In Development: M60A3 SLEP


As we announced before, one of the most valuable prizes of the upcoming Riders on the Storm event will be the M60A3 SLEP Main Battle Tank and in this article, we’ll tell you more about it.


M60A3 SLEP (2016)

The word SLEP stands for Service Life Extension Program, which pretty much sums up the whole vehicle. The venerable M60A3 is currently still in service in a number of countries all across the world despite the first vehicles of this type rolling off the assembly lines more than four decades ago. Before the arrival of the Abrams, they formed the backbone of the U.S. Army armored forces with 5400 M60A3 tanks built in total between 1978-1979 and 1987, including 1700 newly built tanks and 3700 converted older M60 models.


AMBT (2011)

The SLEP program was designed to breathe new life into these old machines and to make them viable for the 21st century battlefield at a fraction of the cost of a new MBT. The main upgrades include:

  • Replacing the old 105mm M68 gun with the 120mm M256 smoothbore
  • Upgrade engine
  • Upgraded FCS by L3 Technologies
  • Additional armor kit consisting of spaced and slat armor

The story of this design likely begins in 2010-2011 with a Turkish company called StandartBio (known for producing heavy machinery and some light armor), which, in cooperation with an American company called L3Harris, offered a prototype called AMBT (Affordable Main Battle Tank). The prototype was also known under the name “Destroyer” or “L3 Destroyer” and featured, aside from the abovementioned upgrades, two rather distinctive elements:

  • New commander .50cal FN M3P machinegun with a thermal shroud
  • RCWS with a low-power short LW-25 25mm chain gun on a special mount

The latter was intended as an anti-infantry weapon. The upgraded FCS was provided by L3 and the tank also got its engine pushed to 1200hp. It was still the old AVDS-1790-5A diesel, but a combination of turbos and durability refits pushed the design to the limits. StandartBio didn’t manage to get any customers for their design – Turkey was clearly not interested with Sabra being a superior design and in the case of the other middle-eastern countries that still use the M60 series (Egypt, Morocco and several others), politics likely played a part. After some time, StandartBio dropped the design from its offers and focused on more lucrative areas.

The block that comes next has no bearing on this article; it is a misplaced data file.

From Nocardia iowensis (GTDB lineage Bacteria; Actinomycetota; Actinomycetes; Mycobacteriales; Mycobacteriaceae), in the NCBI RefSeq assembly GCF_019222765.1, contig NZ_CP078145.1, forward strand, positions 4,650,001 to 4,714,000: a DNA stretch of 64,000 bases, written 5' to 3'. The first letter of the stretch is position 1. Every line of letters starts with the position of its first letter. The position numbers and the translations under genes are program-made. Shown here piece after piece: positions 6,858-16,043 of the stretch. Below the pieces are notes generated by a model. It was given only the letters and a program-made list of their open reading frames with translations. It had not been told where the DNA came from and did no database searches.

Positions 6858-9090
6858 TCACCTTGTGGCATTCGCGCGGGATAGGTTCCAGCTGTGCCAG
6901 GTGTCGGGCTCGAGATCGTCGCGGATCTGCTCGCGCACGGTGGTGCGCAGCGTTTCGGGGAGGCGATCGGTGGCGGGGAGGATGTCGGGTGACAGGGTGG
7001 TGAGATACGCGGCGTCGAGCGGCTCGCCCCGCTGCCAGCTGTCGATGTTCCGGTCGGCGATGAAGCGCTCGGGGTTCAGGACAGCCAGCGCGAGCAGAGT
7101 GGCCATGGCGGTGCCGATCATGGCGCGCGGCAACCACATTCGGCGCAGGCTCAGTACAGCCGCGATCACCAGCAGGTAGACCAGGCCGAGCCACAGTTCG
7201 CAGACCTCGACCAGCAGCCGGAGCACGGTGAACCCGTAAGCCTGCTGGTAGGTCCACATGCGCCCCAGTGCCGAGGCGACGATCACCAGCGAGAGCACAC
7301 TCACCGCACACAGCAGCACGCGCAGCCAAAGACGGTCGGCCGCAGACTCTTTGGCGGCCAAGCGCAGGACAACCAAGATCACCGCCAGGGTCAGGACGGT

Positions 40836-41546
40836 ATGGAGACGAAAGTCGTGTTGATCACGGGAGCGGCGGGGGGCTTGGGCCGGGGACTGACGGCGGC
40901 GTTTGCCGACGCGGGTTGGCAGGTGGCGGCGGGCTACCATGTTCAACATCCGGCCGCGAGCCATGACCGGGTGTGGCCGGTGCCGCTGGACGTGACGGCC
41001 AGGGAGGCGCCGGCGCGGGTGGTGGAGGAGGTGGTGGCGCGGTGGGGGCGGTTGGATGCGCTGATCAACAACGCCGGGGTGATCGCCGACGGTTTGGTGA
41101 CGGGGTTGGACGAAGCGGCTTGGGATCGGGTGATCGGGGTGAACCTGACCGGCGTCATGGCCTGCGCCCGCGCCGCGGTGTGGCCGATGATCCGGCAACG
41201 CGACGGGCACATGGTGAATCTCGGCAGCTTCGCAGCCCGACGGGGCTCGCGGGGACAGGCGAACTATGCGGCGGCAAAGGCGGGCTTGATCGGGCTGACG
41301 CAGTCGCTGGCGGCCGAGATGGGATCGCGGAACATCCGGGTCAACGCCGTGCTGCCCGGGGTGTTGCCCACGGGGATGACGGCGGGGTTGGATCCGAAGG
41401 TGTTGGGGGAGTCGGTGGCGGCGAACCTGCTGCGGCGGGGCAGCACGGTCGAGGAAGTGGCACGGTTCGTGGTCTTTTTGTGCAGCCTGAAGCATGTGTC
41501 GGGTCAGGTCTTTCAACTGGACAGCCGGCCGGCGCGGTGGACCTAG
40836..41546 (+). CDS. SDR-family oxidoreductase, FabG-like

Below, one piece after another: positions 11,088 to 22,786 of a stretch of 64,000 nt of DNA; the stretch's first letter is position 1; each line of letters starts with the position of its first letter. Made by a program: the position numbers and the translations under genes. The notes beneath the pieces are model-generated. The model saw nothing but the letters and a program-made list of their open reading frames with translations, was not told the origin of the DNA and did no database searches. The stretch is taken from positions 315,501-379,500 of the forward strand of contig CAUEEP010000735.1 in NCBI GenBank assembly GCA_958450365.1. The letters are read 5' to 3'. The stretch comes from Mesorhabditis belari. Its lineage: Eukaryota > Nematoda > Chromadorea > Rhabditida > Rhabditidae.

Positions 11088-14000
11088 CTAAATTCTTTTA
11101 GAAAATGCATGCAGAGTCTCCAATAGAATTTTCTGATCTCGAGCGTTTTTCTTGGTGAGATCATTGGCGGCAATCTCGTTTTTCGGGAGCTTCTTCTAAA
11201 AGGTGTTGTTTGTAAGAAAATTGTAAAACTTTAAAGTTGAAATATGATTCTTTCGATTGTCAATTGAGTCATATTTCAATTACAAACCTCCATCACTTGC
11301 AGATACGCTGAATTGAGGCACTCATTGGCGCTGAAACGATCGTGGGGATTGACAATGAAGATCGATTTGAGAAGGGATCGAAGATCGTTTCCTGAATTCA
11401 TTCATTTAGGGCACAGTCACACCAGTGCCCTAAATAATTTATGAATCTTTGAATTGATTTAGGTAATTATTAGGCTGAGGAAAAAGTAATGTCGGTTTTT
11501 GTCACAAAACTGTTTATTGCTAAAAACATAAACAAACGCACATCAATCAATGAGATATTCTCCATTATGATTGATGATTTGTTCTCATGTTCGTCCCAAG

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What happened afterwards is a bit hazy. It seems that at some point in 2012-2013, the plans were purchased by Raytheon. In 2015-2016, Raytheon introduced its own version of the same tank, this time called M60A3 SLEP.

At first glance, both designs are practically identical, enough so that the possibility of this being accidental is off the table. However, there are some differences. Most notably:

  • The 25mm chain gun station was removed (even though the stand for it is still there)
  • The FN M3P machinegun was removed and the mount was replaced by a standard Browning M2
  • The engine was tuned, but not as much as in the AMBT case – instead of 1200hp, it now produces only 950hp (on the upside, the fuel consumption and durability improved and it’s still an upgrade over the original 750hp)
  • The L3 FCS was replaced by a Curtiss Wright system used on the upgraded Jordanian M60s (hence, the gun optics are different)
  • The hydraulic turret traverse drive was replaced by an electric one (significantly improving its safety since the hydraulic fluid is highly flammable and would catch on fire when hit)

The weight of Raytheon’s SLEP is unknown, although the composite spaced armor and the cages likely do not add more than 2-3 tons to its original 50. The speed and agility is also likely roughly the same, although having extra 200hp definitely would make the tank accelerate better. The 120mm M256 gun, however, is a significant upgrade, although its effects on the tank’s practical rate of fire or ammunition capacity are unknown (the gun is loaded manually).


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So far, the SLEP hasn’t found any customer. The reason for that seems quite clear – the M60 platform is simply too obsolete to be upgraded, even at a reduced cost. While this tank might hold its own in battle, there simply are other options with better price-to-performance ratio on the market.

Our SLEP is based on the Raytheon design and is therefore missing the 25mm light chain gun (amongst other things), which would be useless against armor anyway.


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In Armored Warfare, the M60A3 SLEP will be a Tier 6 Premium Main Battle Tank.

There isn’t much we can tell you about it that you don’t probably already know. We’re looking at a basic M60A3 with a 120mm smoothbore gun similar to the M1A1, that’s slightly more mobile and slightly more side protected than the standard M60A3. The frontal armor will unfortunately still be mostly steel, making the SLEP more a fire support MBT than a front-line fighter.


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We hope that you’ll enjoy it and, as always:

See you on the battlefield!

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